Surrealist sabotage and the war on work is an art-historical study devoted to international surrealism’s critique of wage labour and its demand for non-alienated work between the 1920s and the 1970s. The Introduction and Chapter 1 frame the genealogy of surrealism’s work refusal in relation to its inter-war investment in ultra-left politics, its repudiation of French nationalism, and the early twentieth-century development of sabotage theory in the labour movement. Chapter 2 proposes an interpretation of surrealist automatism in 1920s France as a subversion of disciplined production in the emerging information society and also reperformance of feminised information labour. Chapter 3 is a study of autoeroticism and autonomy in Spanish surrealist Óscar Domínguez’s depictions of women’s work tools, such as the sewing machine and the typewriter, in works of art across media during the 1930s. Chapter 4 provides a historical account of labour activism in Chicago surrealism during the 1960s and 1970s, including an analysis of the Chicago surrealist epistolary exchange with German philosopher Herbert Marcuse. An Epilogue considers the paintings that German surrealist Konrad Klapheck made depicting sewing machines, typewriters, and other tools of information labour during the 1960s, in conjunction with related works by other surrealists such as Giovanna. As a whole, Surrealist sabotage and the war on work demonstrates that international surrealism critiqued wage labour symbolically, theoretically, and politically, through works of art, aesthetics theories, and direct actions meant to effect immediate social intervention.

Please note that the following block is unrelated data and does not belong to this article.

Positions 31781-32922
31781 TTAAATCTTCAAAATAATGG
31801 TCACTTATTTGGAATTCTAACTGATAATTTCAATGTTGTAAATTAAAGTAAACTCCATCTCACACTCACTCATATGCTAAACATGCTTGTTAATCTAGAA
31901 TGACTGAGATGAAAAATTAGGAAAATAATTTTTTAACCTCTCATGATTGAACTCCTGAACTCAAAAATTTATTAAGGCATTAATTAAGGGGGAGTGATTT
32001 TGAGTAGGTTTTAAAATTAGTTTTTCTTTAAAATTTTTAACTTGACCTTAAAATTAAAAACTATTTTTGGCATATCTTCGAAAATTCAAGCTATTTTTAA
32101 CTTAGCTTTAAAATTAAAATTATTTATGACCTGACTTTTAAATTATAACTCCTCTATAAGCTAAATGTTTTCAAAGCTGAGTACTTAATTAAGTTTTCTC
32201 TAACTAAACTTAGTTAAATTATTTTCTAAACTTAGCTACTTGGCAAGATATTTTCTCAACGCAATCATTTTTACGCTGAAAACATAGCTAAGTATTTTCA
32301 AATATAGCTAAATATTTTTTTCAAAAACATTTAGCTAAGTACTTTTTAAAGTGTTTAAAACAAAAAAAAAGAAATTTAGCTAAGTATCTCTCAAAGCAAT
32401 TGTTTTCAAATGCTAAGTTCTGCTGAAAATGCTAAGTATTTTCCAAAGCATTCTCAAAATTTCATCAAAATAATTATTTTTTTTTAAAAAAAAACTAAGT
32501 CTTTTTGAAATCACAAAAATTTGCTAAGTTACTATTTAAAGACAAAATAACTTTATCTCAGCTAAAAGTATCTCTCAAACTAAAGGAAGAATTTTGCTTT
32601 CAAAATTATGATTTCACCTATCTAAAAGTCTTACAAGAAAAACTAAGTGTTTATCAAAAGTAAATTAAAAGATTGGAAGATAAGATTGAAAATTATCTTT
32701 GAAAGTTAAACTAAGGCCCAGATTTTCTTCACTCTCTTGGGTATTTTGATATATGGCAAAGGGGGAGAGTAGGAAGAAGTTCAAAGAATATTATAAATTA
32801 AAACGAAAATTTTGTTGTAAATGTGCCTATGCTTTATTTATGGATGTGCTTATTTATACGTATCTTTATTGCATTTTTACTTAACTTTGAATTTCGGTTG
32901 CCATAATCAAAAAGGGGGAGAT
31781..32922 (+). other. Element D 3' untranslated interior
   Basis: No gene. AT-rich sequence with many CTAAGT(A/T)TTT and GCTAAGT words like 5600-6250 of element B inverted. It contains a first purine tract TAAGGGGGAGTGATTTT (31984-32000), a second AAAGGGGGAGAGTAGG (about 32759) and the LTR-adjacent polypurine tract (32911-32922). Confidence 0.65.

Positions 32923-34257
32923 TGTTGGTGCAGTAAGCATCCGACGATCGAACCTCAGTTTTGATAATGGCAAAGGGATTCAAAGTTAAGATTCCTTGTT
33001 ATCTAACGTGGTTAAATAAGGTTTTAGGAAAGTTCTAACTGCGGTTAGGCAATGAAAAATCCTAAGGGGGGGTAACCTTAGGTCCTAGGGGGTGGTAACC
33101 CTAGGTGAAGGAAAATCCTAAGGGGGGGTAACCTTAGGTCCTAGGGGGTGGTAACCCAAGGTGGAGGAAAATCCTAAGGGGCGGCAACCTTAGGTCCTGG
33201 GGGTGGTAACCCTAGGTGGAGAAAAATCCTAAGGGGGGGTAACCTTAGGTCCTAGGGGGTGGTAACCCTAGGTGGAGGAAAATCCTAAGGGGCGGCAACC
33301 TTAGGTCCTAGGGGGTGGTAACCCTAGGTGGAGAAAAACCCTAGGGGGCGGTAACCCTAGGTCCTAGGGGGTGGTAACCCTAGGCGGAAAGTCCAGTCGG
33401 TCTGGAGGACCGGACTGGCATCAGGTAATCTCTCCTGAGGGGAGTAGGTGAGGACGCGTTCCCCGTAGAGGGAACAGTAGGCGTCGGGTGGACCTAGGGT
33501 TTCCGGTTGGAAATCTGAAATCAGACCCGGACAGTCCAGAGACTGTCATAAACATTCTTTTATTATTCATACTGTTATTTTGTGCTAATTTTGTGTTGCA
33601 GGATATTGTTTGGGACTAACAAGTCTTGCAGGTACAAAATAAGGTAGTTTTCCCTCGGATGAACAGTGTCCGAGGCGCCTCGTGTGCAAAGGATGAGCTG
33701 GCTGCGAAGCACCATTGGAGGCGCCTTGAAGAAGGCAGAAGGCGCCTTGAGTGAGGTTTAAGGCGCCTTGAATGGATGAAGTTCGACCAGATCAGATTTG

Critical theory once offered a powerful, distinctive approach to social research, enabling sociologists to diagnose the irrationalities of the social world across institutions and forms of thought, even within the subject’s deepest desires. Yet, with the work of Axel Honneth, such analytical potency has been lost. The ‘domestication’ of critical theory stems from the programme’s embrace of Honneth’s ‘recognition-cognitivist’ understanding of social problems; where all social maladies are understood to lie, ultimately, within the head of social subjects and within the intersubjective relationships they enact. This book explores the manifold limitations of this dominant understanding of social pathologies and builds towards an alternate theoretical infrastructure, drawn from a marriage of insights from Erich Fromm and Herbert Marcuse. While Honneth’s critical theory leads to researchers exploring all social problems as ‘pathologies of recognition’, a return to Fromm and Marcuse reminds critical theorists that power precedes subjectivation and that a wide range of pressing social problems exists which are invisible to the recognition framework. As such, this book urges critical theorists to once again think beyond recognition.